How Accurate Are Those Hurricane Forecasts?

by Categorized: Data, Science, Technology Date:

Hurricane Sandy is four days – or maybe six days – from making U.S. landfall somewhere around New Jersey – or maybe northern Maine.

Hurricane forecasting has improved dramatically in the last half century – it wasn’t until 1988 that the National Hurricane Center even released 36-hour forecasts – but it’s still an inexact science confounded by the fickle ways of Mother Nature.

So how soon is too soon to start packing or panicking? The chart below shows the average accuracy of the Hurricane Center’s tracking of Atlantic storms over the last five years, from 12 hours to five days out. So for example, at five days out – the blue 120-hour line – the forecast was off by less than 200 nautical miles about the half the time and off by more than 200 miles about half the time.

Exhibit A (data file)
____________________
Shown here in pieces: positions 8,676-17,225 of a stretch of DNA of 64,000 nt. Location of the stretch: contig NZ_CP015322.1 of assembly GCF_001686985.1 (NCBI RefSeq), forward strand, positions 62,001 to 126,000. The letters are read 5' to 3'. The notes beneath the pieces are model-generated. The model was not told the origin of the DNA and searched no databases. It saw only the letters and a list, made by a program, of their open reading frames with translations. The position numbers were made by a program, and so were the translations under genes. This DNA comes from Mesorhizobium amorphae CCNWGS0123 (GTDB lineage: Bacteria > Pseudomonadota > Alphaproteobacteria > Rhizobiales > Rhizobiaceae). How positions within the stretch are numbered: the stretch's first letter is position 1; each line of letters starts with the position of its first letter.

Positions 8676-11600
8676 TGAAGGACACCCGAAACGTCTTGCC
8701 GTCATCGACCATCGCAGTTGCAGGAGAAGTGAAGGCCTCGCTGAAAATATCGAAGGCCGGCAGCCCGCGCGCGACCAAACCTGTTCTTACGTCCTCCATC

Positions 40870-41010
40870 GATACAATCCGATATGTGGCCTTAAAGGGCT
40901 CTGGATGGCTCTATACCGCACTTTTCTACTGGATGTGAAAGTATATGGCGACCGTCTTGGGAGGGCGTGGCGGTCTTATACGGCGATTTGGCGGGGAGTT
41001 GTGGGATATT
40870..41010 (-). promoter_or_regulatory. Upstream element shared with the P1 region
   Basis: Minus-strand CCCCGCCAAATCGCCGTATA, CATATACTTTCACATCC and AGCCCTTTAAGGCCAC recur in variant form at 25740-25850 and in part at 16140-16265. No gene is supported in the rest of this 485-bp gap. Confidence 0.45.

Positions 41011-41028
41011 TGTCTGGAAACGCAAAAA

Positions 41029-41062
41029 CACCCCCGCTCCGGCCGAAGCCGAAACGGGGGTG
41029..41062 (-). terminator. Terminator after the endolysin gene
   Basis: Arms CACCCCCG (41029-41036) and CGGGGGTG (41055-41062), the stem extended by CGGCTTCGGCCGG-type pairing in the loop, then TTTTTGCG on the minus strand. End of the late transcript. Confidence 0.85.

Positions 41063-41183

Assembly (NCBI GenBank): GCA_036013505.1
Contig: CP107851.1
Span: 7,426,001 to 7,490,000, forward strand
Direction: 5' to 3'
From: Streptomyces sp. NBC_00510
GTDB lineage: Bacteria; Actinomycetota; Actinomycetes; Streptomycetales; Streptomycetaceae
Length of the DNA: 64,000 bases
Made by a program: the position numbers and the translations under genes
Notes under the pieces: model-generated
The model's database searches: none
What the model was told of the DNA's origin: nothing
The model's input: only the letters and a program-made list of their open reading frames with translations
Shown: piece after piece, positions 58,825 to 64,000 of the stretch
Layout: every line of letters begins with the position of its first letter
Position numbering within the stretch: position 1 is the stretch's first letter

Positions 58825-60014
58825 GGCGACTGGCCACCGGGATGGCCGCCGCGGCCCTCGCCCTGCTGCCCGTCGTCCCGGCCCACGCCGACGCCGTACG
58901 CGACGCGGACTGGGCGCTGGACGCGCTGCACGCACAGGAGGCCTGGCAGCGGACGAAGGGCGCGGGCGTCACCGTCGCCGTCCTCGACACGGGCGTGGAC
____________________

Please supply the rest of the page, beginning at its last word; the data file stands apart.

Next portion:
Likewise, the green line shows that 48 hours out, the forecast track was off by no more than about 100 nautical miles 70 percent of the time. And the accuracy naturally gets better still as the time frame shrinks.

So where and when will Sandy hit? Who knows. But just in case, you might want to print out the chart so you have something to read by candlelight next week.

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